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I Vi ii V7 I in all 12 keys backing track and chord chart

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I Vi ii V7 I in all 12 keys backing jam track

I Vi ii V7 I in all 12 keys chord chart and Backing Track Jazz

Jazz “Chord Chart” for improvisation practice: 120 Bpm I Vi ii V7 I in all 12 keys

I Vi ii V7 I in all 12 keys chord chart and Backing Track Jazz
I Vi ii V7 I in all 12 keys chord chart and Backing Track Jazz

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John Mclaughlin Jazz Fusion Chromatic guitar Lick

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John Mclaughlin Chromatic Guitar Licks Lesson

This blog takes a brief look at John Mclaughlin’s use of Chromaticism in regards to Jazz Fusion Guitar lines. The 2 licks are also from a video I did on Dave Liebman. They both share the same concepts. The licks are riffs doubled up with piano

John Mclaughlin Guitar Lick 1 -Employ strict alternate picking starting on a “Downstroke”

John Mclaughlin Chromatic Guitar Licks Lesson

John Mclaughlin Guitar Lick 2 -Again, employ strict alternate picking starting on a “Downstroke”

John Mclaughlin Chromatic Guitar Licks Lesson

The key is to pick each 4 note grouping [Tetrachord] in time with your foot tapping the 1/4 note.

So you have:

“1 e and a 2 e and a 3 e and a 4 e and a”

This will give you a smooth alternate picking sound and hold time with the piano [or doubling instrument].

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How to Read Music rhythms and apply to notation PART 2

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It’s a good idea to watch the video before or along with this blog as it will emphasise many of the key points in this blog.

In the notation diagram below you will see the Whole note called the “Semibreve” this is worth four beats or four 1/4 notes.

How to read music

We will now cut this in half and have two “Minims” or two half notes per semibreve.

How to read music

Now we will have four 1/4 notes called “Crotchets” per Semibreve

How to Read Music

The next rhythmic division is the 1/8th note called a “Quaver”

How to Read Music

They are more commonly grouped and counted like this

How to Read Music

The doubling of the 1/8th note gives us the 16th note called a “Semiquaver”

How to Read Music

Semiquavers [16ths] are more commonly seen and counted like this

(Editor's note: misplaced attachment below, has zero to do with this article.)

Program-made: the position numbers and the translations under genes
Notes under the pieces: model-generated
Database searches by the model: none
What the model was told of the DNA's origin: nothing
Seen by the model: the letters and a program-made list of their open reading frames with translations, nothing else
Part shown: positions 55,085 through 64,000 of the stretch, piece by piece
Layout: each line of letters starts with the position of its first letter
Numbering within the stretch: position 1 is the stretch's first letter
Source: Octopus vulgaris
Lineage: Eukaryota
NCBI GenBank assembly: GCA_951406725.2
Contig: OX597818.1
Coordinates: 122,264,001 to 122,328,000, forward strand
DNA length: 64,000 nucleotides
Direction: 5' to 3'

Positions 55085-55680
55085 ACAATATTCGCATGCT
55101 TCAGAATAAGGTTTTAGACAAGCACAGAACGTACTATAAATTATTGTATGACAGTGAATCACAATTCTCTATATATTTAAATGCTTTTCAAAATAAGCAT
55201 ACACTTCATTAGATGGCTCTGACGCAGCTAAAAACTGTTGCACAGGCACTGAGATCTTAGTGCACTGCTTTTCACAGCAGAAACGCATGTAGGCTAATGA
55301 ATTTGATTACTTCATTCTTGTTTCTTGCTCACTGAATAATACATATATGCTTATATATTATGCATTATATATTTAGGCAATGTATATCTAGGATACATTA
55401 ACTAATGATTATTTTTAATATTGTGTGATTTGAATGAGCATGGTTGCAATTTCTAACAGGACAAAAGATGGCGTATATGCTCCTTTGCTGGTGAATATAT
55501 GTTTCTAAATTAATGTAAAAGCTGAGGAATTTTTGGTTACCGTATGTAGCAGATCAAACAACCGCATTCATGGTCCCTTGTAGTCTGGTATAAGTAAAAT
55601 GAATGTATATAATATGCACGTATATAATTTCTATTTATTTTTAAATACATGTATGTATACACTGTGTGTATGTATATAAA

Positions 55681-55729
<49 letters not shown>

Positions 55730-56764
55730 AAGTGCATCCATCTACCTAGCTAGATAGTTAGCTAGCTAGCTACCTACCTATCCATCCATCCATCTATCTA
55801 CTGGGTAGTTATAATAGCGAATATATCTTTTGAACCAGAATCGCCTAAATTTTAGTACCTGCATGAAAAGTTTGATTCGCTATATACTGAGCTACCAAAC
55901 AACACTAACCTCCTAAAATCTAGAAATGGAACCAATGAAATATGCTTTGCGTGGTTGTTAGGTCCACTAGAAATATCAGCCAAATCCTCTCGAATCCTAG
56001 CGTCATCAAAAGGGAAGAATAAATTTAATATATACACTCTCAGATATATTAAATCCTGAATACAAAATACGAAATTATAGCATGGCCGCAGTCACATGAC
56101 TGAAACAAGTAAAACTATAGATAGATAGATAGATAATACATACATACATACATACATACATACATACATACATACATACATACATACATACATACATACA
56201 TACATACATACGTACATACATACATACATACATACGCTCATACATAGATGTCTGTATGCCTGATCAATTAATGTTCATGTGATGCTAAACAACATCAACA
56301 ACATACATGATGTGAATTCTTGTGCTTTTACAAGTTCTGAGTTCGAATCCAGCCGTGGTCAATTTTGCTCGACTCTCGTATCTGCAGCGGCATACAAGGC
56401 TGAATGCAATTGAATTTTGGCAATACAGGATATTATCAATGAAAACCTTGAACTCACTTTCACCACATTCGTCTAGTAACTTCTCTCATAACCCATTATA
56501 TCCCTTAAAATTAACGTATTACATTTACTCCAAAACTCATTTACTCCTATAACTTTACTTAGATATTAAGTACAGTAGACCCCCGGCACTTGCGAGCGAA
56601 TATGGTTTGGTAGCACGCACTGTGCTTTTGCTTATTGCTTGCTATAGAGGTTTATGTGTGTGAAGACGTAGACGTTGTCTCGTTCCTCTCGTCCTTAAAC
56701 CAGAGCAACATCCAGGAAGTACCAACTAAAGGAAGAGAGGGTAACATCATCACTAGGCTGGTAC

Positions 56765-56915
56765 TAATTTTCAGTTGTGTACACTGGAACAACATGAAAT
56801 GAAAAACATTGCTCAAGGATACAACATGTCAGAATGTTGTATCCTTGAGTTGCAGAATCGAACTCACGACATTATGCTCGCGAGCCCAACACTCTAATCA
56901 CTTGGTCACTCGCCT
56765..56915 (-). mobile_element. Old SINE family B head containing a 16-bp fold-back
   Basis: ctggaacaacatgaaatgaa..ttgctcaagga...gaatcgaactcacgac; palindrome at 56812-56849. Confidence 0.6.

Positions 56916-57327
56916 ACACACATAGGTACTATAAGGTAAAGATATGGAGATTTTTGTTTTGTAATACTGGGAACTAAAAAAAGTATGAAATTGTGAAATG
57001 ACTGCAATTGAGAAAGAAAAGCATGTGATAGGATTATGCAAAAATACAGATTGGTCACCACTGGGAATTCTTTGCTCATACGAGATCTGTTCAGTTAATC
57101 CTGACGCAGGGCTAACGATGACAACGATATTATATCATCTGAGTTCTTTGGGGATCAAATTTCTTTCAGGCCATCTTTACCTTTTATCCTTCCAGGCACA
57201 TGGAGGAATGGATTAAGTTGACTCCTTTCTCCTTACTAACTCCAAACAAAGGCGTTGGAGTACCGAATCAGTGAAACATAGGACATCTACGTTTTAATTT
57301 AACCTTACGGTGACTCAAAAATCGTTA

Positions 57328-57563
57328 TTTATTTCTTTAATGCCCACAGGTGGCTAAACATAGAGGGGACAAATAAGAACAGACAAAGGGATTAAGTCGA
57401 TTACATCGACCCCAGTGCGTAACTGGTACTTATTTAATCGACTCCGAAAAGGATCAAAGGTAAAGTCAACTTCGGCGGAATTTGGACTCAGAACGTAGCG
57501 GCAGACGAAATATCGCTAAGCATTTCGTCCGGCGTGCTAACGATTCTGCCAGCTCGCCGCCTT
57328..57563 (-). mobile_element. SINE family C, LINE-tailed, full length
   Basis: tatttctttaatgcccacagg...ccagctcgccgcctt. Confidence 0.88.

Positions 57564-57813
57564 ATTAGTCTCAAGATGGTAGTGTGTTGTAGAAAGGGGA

How to Read Music
How to Read Music

Lastly we will add “Triplets” to our Basic Rhythms. These are 3 notes played over one 1/4 note beat

How to Read Music

More commonly counted as:

How to Read Music

When setting out to write down music we apply a “Time Signature” in order to acknowledge how many beats there are per bar.

How to Read Music

Here we have “Three” 1/4 note beats per bar

How to Rea Music

Now we have ‘Six Eighth” notes per bar displayed by the 6/8 time signature

How to Read Music

Now let’s apply this to the Scale that we learnt in the previous blog/video “How to read music part 1”

How to Read Music

SYNCOPATION: Syncopated Common Rhythms

Some rhythms are tied as we see below: This makes them syncopated as we start “On” the beat and then accent the “Off-beat”.

How to Read Music

The above rhythm is more commonly written like this:

How to Read Music

SYNCOPATED RHYTHM NUMBER 2:

The other very common syncopated rhythm is this:

How to Read Music

Again, notice the tied notes. This means that the 2nd “On” beat is not played but the “And” Off-Beat is played. It is more commonly written like this:

How to Read Music

Now let’s apply these two common syncopated rhythms to our “Triads” from our previous blog/video lesson on how to read music

The first Rhythm with triad melody:

How to Read Music

The second Rhythm with triad melody:

How to Read Music

Okay, that’s the end of part 2 on “How to Read Music Rhythms and Notation”.

If you found this useful then it is a good idea to look at “How to Read Music” part 1 Blog and Video.[ Also, the Video is on Youtube and it covers the Scale/Triads notation].